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A lot has been said and done about the nickname of the Malaysian national football team, but the issue continues to linger around the local football scene

Just a week ago, I was sitting in a coffee shop, wondering about what 'Arrested Development' was all about, I overheard a conversation, which later turned into a debate about the nickname of our Malaysian national team. I had always thought that this was no longer an issue, but it appears that the matter is still being discussed by people in this nation.

In 2011, right after Ong Kim Swee inspired his men to the Southeast Asian games title, a debate was sparked in the online world with regards to the nickname of our national football team. We have always been known as the Malayan Tigers, and this apparently did not bode well with people from East Malaysia.

Now to understand their point of view, one must initially remember the history of Malaysia. When the nation gained its independence in 1957, it was known as Malaya, and was only converted to Malaysia when Sarawak and Sabah joined the nation later in 1963. Thus, referring to the national football team as the 'Malayan' Tigers appears to them as being 'non-inclusive'.

Some might lament that this is after all, just a nickname. Why debate over it? But when it comes to sports, and particularly football, nicknames do mean an awful lot. It represents the masses, it symbolises national pride, but most importantly, it provides a sense of belonging.

So which is a better nickname for the national team? Malayan Tigers or Malaysian Tigers? Here we go!
 
ARGUING ON THE SIDE OF MALAYAN TIGERS
The Malayan Tiger, as of 2008, is an endangered species (Photo: Wikimedia).
Changing the nickname of the national team is really quite pointless on two substantives. First, the national team's name was not derived with the intention of being non-inclusive, and this is a fact that people have to fathom. Our national team's nickname was derived from the species of Tiger called Panthera tigris jacksoni, or better known as the Malayan Tiger. The Malayan Tiger is known to be a pretty ferocious species, and it was meant to represent the spirit within the national football team.

Secondly, This nickname has been part of our traditions for ages now, since the glory days of Mokhtar Dahari and Datuk Soh Chin Aun, and traditions are meant to be preserved. We saw the backlash in Cardiff City FC when Tan Sri Vincent Tan changed the colours of their emblem and kit to red, despite them being known as the 'Bluebirds' all these years. We also saw how the Newcastle United faithfuls reacted when the St. James' Park Stadium was renamed as the Sports Direct Arena temporarily, all in the name of commercialization.

When questions were raised in Benin, on the nickname of their national football team (which is Squirrels), quite a number of supporters were against it, claiming that their nickname should be honoured while suggesting that more attention should be paid towards the performance of the team instead. This is precisely the spirit that we should uphold in Malaysia.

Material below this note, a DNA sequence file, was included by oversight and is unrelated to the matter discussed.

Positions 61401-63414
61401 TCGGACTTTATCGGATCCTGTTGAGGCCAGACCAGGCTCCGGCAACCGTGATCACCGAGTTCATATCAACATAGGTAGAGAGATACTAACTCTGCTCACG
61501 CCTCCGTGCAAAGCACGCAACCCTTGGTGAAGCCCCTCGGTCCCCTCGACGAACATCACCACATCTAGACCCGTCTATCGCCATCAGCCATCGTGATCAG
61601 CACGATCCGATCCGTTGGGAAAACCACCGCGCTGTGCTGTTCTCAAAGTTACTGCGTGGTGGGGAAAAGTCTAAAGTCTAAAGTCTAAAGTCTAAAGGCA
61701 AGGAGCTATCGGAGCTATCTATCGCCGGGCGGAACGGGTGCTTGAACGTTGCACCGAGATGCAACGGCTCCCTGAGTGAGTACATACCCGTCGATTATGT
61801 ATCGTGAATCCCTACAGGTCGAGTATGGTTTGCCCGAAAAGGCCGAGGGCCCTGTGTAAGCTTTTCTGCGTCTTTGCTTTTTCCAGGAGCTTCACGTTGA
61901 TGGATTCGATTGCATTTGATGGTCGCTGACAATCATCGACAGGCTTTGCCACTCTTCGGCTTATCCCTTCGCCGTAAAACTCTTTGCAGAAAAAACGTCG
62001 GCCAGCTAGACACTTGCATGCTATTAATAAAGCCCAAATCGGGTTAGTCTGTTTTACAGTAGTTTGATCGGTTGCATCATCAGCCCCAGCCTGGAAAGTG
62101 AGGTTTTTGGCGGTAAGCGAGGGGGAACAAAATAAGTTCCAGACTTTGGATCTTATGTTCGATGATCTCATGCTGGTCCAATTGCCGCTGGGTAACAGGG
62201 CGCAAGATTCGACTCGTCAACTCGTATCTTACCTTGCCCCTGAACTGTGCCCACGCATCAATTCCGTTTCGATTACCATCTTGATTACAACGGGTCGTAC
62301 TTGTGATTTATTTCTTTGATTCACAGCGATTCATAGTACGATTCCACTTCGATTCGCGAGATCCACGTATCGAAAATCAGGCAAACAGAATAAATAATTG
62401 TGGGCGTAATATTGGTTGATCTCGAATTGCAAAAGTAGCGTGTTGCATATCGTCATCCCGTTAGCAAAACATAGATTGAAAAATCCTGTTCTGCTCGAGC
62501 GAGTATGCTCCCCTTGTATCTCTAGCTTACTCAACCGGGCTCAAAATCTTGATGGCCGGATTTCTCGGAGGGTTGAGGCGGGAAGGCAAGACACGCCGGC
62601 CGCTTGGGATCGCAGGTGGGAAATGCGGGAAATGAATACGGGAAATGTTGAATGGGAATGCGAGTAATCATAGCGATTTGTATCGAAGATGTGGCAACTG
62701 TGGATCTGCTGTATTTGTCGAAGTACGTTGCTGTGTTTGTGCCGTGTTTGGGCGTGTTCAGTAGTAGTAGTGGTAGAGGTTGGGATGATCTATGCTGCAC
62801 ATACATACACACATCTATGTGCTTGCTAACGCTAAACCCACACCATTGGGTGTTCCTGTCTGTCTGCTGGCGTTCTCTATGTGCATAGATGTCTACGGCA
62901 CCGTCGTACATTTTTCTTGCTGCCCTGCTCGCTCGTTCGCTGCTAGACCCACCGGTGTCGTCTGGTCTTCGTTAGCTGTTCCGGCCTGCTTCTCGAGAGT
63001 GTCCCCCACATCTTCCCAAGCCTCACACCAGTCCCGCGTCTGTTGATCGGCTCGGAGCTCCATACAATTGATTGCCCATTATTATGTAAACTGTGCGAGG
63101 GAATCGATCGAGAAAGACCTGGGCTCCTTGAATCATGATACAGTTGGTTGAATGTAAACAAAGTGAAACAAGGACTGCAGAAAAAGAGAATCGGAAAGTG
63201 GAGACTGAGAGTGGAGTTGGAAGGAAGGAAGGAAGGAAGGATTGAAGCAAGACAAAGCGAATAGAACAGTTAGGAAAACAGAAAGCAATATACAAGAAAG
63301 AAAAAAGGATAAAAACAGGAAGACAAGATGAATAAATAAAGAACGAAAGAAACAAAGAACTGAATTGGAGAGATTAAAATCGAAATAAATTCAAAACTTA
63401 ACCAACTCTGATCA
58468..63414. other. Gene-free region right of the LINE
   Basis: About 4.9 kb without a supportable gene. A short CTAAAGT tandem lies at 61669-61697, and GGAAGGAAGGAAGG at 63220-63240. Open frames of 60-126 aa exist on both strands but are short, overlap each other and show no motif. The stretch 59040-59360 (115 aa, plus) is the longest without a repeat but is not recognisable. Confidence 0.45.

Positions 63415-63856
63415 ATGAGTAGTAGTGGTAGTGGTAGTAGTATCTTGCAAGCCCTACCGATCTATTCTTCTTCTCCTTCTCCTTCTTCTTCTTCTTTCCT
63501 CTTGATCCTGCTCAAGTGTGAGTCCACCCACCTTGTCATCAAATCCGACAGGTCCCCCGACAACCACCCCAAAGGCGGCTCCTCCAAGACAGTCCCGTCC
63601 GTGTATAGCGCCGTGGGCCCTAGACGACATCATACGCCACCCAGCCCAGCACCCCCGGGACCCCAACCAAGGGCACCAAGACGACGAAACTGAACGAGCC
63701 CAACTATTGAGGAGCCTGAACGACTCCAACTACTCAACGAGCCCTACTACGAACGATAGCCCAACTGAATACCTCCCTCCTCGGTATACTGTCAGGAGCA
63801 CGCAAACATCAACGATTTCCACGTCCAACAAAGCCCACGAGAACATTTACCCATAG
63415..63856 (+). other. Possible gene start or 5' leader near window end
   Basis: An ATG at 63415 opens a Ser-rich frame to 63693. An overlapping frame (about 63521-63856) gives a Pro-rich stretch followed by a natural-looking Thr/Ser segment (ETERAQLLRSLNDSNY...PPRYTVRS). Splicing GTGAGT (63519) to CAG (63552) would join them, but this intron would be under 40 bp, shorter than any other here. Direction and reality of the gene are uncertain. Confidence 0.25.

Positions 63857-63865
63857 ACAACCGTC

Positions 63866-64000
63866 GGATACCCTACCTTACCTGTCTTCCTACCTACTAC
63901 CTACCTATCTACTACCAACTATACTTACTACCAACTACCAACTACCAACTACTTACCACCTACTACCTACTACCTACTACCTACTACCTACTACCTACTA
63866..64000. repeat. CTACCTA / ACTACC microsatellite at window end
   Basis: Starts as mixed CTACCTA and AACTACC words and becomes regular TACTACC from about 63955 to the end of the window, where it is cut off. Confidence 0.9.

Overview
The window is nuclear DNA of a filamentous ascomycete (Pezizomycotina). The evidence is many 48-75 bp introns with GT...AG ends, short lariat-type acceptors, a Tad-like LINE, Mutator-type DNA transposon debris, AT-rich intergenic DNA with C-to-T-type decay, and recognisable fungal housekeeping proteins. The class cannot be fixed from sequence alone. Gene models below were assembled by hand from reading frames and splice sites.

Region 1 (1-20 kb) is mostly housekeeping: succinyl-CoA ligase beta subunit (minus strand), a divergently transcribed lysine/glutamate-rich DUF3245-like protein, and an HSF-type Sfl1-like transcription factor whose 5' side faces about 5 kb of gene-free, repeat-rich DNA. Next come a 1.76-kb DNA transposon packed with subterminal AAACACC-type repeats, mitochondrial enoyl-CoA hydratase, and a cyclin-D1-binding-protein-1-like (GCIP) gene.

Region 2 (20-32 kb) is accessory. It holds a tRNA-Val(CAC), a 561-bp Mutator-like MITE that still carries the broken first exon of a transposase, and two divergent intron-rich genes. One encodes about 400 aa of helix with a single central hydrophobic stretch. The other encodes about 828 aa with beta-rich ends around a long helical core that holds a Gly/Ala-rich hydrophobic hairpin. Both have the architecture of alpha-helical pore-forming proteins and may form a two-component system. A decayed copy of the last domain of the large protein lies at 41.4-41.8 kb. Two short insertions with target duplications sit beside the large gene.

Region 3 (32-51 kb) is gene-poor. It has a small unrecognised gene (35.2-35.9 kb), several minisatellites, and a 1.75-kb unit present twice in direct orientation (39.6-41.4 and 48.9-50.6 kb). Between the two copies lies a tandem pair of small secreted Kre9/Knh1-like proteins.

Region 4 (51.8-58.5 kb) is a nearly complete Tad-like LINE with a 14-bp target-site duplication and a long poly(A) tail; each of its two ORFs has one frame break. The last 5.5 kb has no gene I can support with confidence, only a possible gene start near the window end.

ARGUING ON THE SIDE OF MALAYSIAN TIGERS
The Football Association of Malaysia's logo depicts a Malayan Tiger (Photo: MalaysiaSaya.my).
We have to understand that nicknames serves the purpose of national pride and unity. That being said, everything is understood about the origins of the Malayan Tigers nickname. However, there appears to be no real harm in changing the nickname to Malaysian Tigers either.

As said, nicknames are uniting factors, and they are part of the very essence of the game here. But when a nickname appears to be non-inclusive to a certain group of people, then it doesn't serve its purpose does it? While it is important for us to respect the historical tradition behind the Malayan Tigers, its also equally vital for the nickname to reflect the current nationalism.

The Indian national team was at one point refered to as the Bhangra Boys, and this name was born during India's famous tour of England in 2000. Approximately 13,000 fans attended their friendly game against West Bromwich Albion at the Hawthorns, and most of them were there with the traditional drums to show their support to India. Hence, the Bhangra Boys.

There is no denying the fact that Bhangra Boys represented the Punjabi culture, and not the entire Indian traditon wholely. Soon enough, a campaign was launched on social media networks on selecting a new nickname for the Indian national football team, with the term 'Blue Tigers' being prefered by many.

This clearly shows that while traditions are important, unity and national pride takes precedence. We should ultimately take pride in the current and that is why Malaysian Tigers is a better option for the nation.
 
CONCLUDING THE DEBATE
Doesn't matter what you call them, just as long as you show your support to Malaysia (Photo: FAM).
I stand totally neutral in this one, which is why I decided to shed some light on both sets of arguments. There is justification in both arguments to a certain extent, but I do not think that this is a case of 'do or die'. Compromisation can be brought into this particular circumstance as well.

Because in my humble opinion, people should be entitled to call the team with a name that is close to their heart. That, hollistically creates the sense of belonging, which is what we want from this entire debate. Even nations like Brazil have a variety of nicknames. Some call them the Selecao, while some hail them as the Canarinho. It all depends on what is closer to your heart.

Per contra, we can continue to debate about the national team and its nickname all we want. True enough it is important, but ultimately not as important as your support for the national team. Harimau Malaya, or Harimau Malaysia, what matters is that you guys continue spurring on the Tigers!

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